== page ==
Antibiotic instructions: ______________________________


COPD Review



Hospital at home


Pulmonary Rehabilitation @ medscape

BTS Pulmonary Rehab Guidelines



Alpha 1 antitrypsin deficiency

A1 antitrypsin breaks down neutrophil elastase in the lung. Congenital deficiency (Autosomal Codominant) allows the latter to run amok breaking down lung parenchymal tissue causing COPD and emphysema at an earlier age in smokers and nonsmokers.

Alpha 1 antitrypsin defficiency Medscape





Respiratory failure definition
Arterial PaO2 <8kPa (normal range 10-13.1 kPa)
type 1  PaO2 <8kPa no hypercapnia
type 2  PaO2 <8kPa plus hypercapnia


Respiratory failure aetiology
Type1 impaired gas transfer across alveolar capillary membranedue to loss of alveolar tissue or increased thickness of alveolar capillary membraneDiffusion coefficient CO2 is 20 times that of O2 so this not affected unless/until gas transfer severely affected
Type2 reduced PaO2 and CO2 accumulationdue to hypoventilation (see below)or severe lung disease affecting exchange of both O2 and CO2end stage COPD, status asthmaticus, massive PE


Causes of hypoventilation
  • drugs
    raised ICP
  • Cervical cord lesion (C345 supply to diaphragm) – tumour trauma syringomyelia
    Peripheral neuropathy
    Myasthenia gravis
    Muscular dystrophy
Chest wall deformity
  • kyphosis
  • flail chest
  • obesity

Pink Puffers and Blue Bloaters

Respiratory failure PUK

Respiratory failure Medscape

Respiratory failure scottishintensivecare.org.uk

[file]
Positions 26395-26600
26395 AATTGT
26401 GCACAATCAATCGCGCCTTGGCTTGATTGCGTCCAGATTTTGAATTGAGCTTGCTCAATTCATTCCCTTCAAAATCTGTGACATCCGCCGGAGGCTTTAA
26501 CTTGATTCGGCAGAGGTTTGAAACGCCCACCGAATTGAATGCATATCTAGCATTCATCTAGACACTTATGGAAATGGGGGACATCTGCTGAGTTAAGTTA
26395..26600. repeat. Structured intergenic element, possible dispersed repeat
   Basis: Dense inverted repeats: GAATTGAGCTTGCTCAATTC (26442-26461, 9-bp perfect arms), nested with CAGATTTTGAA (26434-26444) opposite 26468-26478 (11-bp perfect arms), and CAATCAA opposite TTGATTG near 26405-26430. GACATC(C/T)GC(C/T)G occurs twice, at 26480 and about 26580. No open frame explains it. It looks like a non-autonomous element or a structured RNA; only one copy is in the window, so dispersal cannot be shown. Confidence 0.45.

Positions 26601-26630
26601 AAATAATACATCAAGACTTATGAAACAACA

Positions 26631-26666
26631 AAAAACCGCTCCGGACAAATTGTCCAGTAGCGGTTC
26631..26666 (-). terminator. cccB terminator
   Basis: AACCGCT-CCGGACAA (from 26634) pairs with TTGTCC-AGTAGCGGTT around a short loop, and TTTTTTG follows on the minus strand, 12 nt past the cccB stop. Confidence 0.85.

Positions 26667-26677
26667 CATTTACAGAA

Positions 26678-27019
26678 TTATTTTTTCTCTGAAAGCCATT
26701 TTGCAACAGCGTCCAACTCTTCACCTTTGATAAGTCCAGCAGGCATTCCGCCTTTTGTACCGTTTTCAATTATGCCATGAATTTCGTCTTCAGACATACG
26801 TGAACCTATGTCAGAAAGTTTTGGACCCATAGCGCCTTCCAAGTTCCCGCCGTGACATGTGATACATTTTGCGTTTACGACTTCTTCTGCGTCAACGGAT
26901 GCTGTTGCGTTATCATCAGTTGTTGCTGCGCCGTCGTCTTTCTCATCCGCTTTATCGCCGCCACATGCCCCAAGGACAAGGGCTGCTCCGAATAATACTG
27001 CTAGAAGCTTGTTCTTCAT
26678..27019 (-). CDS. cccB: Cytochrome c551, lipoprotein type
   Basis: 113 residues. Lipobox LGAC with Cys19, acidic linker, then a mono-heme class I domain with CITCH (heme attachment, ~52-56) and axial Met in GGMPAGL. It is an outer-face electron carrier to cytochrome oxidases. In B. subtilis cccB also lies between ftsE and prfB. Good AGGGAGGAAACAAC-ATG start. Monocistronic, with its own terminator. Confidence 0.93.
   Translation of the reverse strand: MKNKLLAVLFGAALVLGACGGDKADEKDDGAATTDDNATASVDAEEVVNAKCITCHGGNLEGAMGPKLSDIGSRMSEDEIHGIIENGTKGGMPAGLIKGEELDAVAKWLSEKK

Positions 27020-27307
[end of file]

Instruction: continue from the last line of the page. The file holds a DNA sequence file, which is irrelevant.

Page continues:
Domicilliary oxygen

Intermittent as required use for intermittent symptom controlif >21 cylinders/month then concentrator may be more economicalmay be sometimes appropriate in terminal care but O2 not indicated for simple breathlessness
LTOT Patients with chronic respiratory failure who1) they do not smoke; and2) they have a PaO2 < 7.3 kPa whilst breathing room air during a period of stability at least one month after any exacerbation of their lung disease.
COPD patients who continue to smoke do not derive the improved survival benefits of LTOT.Patients with COPD will only derive benefit if oxygen therapy is used for at least 15 hours/day.For patients with COPD 2l/min via nasal prongs is standard therapy, however higher rates of flow may be required, as guided by the respiratory physiciansPatients with type 1 respiratory failure may require significantly higher rates of flow, and subsequently need multiple oxygen concentrators
Ambulatory patients who desaturate on exercisePortable oxygen cylinders are available on a GP prescription(DD and PD size lightweight cylinder)following evaluation by a respiratory physician

Prescribe on HOOF form and fax directy to supplier (dependant on local arrangements/contracts) who then deliver directly to patients home.

MIMS Oxygen Concentrators: Procedure for Prescribing Tables

NHS Home Oxygen

Oxygen prescription PUK

Oxygen is a drug and should therefore be prescribed. Inappropriate concentrations may have serious or even lethal effects.

Patients should be advised of the fire risks with oxygen and they or their contacts must not smoke in the same environment.

Oxygen can be delivered either nasally or by mask. Prescribers should specify the oxygen delivery percentage, and flow rate for the mask, and the flow rate for nasal delivery.

The administration of high oxygen concentrations in acute COPD and other conditions vulnerable to hypercapnic respiratory failure leads to worsening of hypercapnic respiratory failure and respiratory acidosis. Patients with COPD (and other at-risk conditions) who have had an episode of hypercapnic respiratory failure should be issued with an oxygen alert card and a 24% or 28% Venturi mask. They should be instructed to show the card to the ambulance crew and emergency department staff in the event of an exacerbation. Alert cards are issued by the respiratory liaison nurse during a hospital admission.